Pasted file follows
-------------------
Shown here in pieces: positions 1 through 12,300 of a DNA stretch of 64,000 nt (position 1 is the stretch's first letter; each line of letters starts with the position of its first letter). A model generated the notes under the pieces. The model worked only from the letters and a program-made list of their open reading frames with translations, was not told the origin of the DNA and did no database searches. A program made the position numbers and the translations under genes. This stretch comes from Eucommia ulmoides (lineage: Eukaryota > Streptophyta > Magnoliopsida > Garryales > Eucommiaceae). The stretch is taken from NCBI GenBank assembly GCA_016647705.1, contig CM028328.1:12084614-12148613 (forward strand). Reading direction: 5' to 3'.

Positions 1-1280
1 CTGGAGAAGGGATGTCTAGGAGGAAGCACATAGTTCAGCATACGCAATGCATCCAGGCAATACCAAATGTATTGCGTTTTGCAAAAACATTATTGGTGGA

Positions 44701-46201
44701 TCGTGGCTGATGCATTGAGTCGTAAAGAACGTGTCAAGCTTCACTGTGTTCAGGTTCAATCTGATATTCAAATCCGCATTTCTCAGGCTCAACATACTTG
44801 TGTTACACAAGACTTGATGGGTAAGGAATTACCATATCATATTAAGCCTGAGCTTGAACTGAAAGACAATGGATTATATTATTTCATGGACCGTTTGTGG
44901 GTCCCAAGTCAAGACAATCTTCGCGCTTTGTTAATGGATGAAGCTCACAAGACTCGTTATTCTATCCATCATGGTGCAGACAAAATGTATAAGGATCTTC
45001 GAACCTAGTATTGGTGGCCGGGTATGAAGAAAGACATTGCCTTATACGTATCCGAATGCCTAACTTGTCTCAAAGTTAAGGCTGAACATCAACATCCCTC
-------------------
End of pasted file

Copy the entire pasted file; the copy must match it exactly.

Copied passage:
Shown here in pieces: positions 1 through 12,300 of a DNA stretch of 64,000 nt (position 1 is the stretch's first letter; each line of letters starts with the position of its first letter). A model generated the notes under the pieces. The model worked only from the letters and a program-made list of their open reading frames with translations, was not told the origin of the DNA and did no database searches. A program made the position numbers and the translations under genes. This stretch comes from Eucommia ulmoides (lineage: Eukaryota > Streptophyta > Magnoliopsida > Garryales > Eucommiaceae). The stretch is taken from NCBI GenBank assembly GCA_016647705.1, contig CM028328.1:12084614-12148613 (forward strand). Reading direction: 5' to 3'.

Positions 1-1280
1 CTGGAGAAGGGATGTCTAGGAGGAAGCACATAGTTCAGCATACGCAATGCATCCAGGCAATACCAAATGTATTGCGTTTTGCAAAAACATTATTGGTGGA

Positions 44701-46201
44701 TCGTGGCTGATGCATTGAGTCGTAAAGAACGTGTCAAGCTTCACTGTGTTCAGGTTCAATCTGATATTCAAATCCGCATTTCTCAGGCTCAACATACTTG
44801 TGTTACACAAGACTTGATGGGTAAGGAATTACCATATCATATTAAGCCTGAGCTTGAACTGAAAGACAATGGATTATATTATTTCATGGACCGTTTGTGG
44901 GTCCCAAGTCAAGACAATCTTCGCGCTTTGTTAATGGATGAAGCTCACAAGACTCGTTATTCTATCCATCATGGTGCAGACAAAATGTATAAGGATCTTC
45001 GAACCTAGTATTGGTGGCCGGGTATGAAGAAAGACATTGCCTTATACGTATCCGAATGCCTAACTTGTCTCAAAGTTAAGGCTGAACATCAACATCCCTC